4) Market Research : A third party consultancy firm is contracted to gather and analyze data to be funneled into a process improvement initiative
5) Surveys: A series of Likert Scale questions to gather customers feedback
6) Complaints: This creates a unique opportunity to rectify what the customers consider to be frustrating, or a defect.
Prioritizing customers’ Needs & Requirements using Kano Model
The Kano model uses certain markers to identify how important certain requirements are to our customers. A well thought through information gathering process will help your organization categorize these requirements, which will in turn enable an informed decision should you attempt to embark on a process improvement initiative be considered
1) Must Haves: The presence of these requirements will not get the customer excited, but the absence of these qualities will be noticed and thereby make the customer unhappy. You don’t get a pat in the back for opening on time, as this is expected. These are sometimes referred to as satisfiers. Examples include, Courteous & professional frontline staff members, Knowledgeable staff members on hand to triage customers’ requests at all times, prompt access to the Pharmacist in the pharmacy when required, etc.
2) Nice to Haves: These are requirements that are not expected by the customers, but are appreciated when they are present nonetheless, the more of these qualities there are, the happier the customers become. They are variables and not static. As the industry evolves, these Nice to Have requirements will soon become “Must Haves”. Examples include greeting a repeat customer by name and knowing their preferences. Sometimes called exciters
3) Delighters: These are differentiator requirements between you and your competition. They are not expected but when present they make the customers extremely happy. These represent some value add service you are providing that your competition isn’t. Going the extra mile to further solidify the customers chose. Example – calling a prescriber to change a medication order because the prescribed one has a higher copayment. When this happens, customers are generally delighted and will remain a loyal customer to your brand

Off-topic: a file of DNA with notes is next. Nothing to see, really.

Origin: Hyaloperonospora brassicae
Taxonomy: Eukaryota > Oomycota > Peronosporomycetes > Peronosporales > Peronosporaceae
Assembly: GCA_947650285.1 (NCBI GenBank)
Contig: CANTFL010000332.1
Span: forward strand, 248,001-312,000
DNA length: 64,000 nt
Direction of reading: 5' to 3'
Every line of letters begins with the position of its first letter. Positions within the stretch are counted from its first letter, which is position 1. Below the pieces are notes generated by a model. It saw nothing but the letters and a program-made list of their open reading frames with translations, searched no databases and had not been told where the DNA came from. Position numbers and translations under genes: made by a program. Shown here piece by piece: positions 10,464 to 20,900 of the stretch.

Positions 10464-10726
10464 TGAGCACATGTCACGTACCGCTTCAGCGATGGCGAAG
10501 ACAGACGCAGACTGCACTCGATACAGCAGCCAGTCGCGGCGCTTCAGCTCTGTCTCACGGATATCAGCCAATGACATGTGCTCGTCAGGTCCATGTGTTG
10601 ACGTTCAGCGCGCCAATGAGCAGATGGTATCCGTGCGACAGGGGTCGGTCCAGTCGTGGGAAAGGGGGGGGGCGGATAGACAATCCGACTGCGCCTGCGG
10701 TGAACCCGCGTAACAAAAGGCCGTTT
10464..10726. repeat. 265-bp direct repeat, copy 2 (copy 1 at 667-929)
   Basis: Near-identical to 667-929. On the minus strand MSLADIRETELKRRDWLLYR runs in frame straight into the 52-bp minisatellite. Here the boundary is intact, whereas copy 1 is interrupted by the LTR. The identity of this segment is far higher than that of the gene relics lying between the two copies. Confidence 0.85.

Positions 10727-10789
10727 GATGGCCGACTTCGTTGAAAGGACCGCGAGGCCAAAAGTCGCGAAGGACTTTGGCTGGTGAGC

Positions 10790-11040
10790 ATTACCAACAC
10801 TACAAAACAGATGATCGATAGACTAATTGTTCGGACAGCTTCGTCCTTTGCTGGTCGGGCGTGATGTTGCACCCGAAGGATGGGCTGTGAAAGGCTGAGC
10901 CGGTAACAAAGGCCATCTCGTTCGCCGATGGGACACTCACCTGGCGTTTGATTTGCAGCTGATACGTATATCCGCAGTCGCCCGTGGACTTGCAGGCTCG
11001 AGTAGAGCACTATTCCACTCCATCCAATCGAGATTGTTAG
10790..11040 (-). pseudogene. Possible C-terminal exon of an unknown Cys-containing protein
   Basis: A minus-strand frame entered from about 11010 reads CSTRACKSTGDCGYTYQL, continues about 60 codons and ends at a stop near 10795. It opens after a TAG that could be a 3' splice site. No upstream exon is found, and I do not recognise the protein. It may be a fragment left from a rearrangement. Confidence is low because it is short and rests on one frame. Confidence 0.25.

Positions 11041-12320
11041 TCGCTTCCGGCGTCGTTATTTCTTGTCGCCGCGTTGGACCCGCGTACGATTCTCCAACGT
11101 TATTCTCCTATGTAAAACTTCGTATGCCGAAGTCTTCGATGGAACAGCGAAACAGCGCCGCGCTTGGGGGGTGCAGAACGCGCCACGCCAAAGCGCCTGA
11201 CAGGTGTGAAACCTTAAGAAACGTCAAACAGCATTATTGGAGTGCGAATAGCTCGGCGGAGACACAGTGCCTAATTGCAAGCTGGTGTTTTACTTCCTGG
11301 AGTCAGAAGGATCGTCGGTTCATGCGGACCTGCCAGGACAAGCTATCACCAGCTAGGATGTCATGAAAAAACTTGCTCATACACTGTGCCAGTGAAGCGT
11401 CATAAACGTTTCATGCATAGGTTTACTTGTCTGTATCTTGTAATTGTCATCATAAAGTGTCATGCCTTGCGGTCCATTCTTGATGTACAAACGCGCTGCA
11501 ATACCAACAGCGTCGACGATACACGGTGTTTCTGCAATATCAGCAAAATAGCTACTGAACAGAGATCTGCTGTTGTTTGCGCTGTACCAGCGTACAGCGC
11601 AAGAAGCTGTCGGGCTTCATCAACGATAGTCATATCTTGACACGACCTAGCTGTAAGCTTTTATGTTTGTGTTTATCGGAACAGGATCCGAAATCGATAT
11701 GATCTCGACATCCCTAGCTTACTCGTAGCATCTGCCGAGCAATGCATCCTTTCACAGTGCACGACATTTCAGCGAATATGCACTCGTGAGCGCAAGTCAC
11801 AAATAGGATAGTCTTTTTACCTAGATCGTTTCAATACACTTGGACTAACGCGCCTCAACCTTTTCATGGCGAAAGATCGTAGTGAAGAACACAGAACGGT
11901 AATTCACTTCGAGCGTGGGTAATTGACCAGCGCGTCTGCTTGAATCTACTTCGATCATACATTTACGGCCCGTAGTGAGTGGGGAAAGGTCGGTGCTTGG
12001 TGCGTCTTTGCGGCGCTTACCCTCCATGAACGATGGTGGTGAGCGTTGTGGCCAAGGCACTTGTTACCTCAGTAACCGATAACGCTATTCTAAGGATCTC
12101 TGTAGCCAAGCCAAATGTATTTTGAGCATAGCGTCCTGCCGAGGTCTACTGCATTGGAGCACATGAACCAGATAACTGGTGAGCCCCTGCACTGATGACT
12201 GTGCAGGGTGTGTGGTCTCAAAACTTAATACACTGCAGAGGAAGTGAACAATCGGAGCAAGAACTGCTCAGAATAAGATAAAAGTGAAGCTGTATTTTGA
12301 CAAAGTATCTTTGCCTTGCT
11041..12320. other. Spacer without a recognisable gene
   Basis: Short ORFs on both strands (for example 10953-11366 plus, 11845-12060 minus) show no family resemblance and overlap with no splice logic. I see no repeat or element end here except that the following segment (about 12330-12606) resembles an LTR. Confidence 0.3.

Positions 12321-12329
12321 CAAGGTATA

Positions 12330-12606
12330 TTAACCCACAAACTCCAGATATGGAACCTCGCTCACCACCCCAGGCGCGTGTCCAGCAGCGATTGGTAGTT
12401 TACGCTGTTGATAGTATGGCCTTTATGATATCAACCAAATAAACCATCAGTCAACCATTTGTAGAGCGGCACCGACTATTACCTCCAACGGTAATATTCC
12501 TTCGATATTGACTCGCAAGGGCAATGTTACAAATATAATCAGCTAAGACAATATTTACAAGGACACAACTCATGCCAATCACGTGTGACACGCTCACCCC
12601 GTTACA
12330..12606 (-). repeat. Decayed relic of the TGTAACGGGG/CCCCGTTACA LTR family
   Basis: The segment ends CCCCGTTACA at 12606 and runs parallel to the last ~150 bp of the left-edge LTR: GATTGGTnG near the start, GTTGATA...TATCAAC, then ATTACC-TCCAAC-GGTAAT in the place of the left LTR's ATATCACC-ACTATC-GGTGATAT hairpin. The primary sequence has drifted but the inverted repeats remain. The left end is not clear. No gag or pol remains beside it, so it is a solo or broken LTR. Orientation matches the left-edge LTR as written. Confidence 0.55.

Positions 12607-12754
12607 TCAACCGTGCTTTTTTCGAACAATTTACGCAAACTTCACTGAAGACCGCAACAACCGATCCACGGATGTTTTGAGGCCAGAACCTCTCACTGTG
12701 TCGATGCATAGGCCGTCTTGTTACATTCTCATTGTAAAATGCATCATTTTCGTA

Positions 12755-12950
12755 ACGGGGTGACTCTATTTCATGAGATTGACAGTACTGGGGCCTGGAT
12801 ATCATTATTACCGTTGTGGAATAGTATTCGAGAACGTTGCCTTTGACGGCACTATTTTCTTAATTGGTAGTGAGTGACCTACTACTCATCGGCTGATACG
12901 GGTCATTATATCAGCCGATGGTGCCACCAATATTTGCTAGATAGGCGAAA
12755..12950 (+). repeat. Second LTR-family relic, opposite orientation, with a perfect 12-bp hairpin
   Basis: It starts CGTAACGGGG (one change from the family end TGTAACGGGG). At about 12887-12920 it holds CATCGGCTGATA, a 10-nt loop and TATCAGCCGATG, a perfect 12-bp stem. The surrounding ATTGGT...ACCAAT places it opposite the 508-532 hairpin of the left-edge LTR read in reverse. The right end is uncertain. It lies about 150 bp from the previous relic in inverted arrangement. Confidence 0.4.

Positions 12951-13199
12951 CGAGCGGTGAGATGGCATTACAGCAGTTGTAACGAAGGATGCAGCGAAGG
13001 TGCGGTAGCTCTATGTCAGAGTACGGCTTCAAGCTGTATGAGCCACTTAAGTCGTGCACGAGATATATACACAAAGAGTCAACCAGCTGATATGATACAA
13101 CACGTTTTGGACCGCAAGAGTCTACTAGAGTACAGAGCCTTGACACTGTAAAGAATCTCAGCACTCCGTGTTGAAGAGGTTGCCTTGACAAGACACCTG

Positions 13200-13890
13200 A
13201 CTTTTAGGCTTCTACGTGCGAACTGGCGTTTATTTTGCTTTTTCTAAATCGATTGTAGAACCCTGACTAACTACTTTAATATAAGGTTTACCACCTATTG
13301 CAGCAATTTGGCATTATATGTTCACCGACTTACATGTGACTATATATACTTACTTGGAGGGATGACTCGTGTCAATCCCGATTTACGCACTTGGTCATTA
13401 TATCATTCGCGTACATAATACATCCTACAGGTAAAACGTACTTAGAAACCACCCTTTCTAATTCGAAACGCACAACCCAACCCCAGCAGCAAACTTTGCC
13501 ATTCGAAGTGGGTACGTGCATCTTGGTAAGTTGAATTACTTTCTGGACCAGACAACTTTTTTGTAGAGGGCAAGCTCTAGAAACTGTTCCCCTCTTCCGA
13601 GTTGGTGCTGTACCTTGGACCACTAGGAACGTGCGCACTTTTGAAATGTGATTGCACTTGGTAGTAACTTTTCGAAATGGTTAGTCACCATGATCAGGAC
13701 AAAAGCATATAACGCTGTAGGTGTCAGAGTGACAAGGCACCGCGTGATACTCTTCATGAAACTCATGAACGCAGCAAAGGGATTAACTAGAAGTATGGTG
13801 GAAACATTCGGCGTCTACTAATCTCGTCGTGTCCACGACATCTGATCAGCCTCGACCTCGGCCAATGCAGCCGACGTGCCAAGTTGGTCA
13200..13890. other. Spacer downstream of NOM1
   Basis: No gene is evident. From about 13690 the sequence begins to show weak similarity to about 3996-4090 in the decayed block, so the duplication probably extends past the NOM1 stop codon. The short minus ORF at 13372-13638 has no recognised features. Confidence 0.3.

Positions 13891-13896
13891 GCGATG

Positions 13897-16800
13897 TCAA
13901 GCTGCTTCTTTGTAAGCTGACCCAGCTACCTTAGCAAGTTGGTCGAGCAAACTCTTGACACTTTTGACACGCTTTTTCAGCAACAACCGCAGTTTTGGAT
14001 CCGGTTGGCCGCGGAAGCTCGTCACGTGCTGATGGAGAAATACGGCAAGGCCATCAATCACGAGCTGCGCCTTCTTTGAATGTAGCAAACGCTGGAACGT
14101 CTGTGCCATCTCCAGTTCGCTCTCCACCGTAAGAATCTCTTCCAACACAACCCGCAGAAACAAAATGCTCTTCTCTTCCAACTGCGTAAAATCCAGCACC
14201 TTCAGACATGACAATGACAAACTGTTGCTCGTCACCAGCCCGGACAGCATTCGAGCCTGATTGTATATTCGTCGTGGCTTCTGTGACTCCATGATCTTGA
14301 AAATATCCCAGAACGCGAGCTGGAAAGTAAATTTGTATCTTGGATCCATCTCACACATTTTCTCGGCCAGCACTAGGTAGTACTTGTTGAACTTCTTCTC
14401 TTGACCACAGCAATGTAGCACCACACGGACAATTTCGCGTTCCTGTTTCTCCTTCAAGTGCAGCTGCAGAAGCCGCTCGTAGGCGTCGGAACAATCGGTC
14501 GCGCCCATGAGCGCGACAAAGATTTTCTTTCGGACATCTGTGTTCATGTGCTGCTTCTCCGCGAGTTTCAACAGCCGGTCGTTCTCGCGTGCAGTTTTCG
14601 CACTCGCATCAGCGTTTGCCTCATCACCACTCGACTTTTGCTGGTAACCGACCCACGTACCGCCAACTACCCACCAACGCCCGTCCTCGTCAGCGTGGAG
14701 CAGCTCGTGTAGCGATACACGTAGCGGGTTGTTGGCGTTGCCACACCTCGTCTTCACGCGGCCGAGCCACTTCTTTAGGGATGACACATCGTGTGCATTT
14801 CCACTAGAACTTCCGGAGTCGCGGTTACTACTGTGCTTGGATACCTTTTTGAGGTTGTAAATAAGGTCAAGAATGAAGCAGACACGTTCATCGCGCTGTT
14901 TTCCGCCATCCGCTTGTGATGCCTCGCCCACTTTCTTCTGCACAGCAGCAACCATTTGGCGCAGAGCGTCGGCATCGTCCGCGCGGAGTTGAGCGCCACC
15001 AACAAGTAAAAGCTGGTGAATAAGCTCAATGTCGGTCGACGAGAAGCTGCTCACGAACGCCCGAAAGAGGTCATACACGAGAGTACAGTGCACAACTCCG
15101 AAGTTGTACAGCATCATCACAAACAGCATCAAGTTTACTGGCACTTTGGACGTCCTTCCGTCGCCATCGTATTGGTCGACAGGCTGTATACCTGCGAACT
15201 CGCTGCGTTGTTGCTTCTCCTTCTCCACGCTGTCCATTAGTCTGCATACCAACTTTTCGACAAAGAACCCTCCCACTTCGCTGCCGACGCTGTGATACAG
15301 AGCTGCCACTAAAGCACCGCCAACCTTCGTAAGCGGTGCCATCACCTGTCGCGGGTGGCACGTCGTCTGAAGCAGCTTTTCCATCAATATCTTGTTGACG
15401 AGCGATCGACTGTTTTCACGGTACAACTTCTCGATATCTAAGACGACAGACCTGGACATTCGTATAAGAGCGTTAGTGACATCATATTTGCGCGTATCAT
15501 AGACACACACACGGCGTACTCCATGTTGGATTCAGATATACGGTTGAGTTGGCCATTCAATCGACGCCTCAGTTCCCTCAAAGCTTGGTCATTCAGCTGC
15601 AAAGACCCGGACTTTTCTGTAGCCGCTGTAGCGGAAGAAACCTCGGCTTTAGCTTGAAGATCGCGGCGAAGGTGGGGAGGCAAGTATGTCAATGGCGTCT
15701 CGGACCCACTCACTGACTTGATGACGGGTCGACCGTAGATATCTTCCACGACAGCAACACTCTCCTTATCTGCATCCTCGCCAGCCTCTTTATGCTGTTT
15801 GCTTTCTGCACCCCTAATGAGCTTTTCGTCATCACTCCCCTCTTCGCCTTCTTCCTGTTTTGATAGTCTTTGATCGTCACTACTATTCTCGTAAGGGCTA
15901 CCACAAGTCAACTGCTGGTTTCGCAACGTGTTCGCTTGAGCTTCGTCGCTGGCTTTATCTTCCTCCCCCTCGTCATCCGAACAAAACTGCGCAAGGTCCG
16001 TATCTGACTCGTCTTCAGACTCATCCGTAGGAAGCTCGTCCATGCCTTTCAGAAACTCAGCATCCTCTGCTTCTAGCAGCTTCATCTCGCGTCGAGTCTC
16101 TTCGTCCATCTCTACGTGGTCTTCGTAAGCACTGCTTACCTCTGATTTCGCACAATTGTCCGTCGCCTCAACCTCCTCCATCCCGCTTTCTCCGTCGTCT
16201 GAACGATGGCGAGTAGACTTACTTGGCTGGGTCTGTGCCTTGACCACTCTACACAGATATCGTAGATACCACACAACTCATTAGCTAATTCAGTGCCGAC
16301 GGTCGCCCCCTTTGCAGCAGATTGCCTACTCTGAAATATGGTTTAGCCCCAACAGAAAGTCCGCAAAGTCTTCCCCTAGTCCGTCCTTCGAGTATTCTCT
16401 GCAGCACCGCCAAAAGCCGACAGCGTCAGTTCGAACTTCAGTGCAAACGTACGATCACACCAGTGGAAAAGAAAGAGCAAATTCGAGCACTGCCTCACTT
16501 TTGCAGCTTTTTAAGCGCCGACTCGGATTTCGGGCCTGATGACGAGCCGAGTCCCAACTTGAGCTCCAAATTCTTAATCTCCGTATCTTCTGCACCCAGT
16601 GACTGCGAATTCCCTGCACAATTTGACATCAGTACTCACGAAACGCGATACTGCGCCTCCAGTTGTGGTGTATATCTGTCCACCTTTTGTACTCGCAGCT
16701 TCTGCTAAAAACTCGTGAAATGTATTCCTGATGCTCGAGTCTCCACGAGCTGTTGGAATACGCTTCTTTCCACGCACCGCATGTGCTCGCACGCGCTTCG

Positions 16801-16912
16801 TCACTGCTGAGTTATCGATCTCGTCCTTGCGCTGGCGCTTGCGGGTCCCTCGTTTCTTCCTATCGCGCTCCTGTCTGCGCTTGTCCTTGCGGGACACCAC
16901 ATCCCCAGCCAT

4) Frustrators: Attributes that when present make the customers frustrated and unhappy. These are features that may have been wrongly classified requirements by your organization, but actually a source of pain to the customers. Example, the blinking light in the hotel room telephone. It is to indicate a message or a missed call, but often, it is a general message form the hotel management welcoming you to their facility., secondly, a long protracted telephone menu that leaves customers more confused
Based on these 4 categories, I urge you to look inward to assess them as they affect you particular facility. Understanding & properly segmenting customers’ needs is extremely crucial to being the leader in your market. Failure to continue to delight the customers may spell disaster as your competition may fill in the gap…./.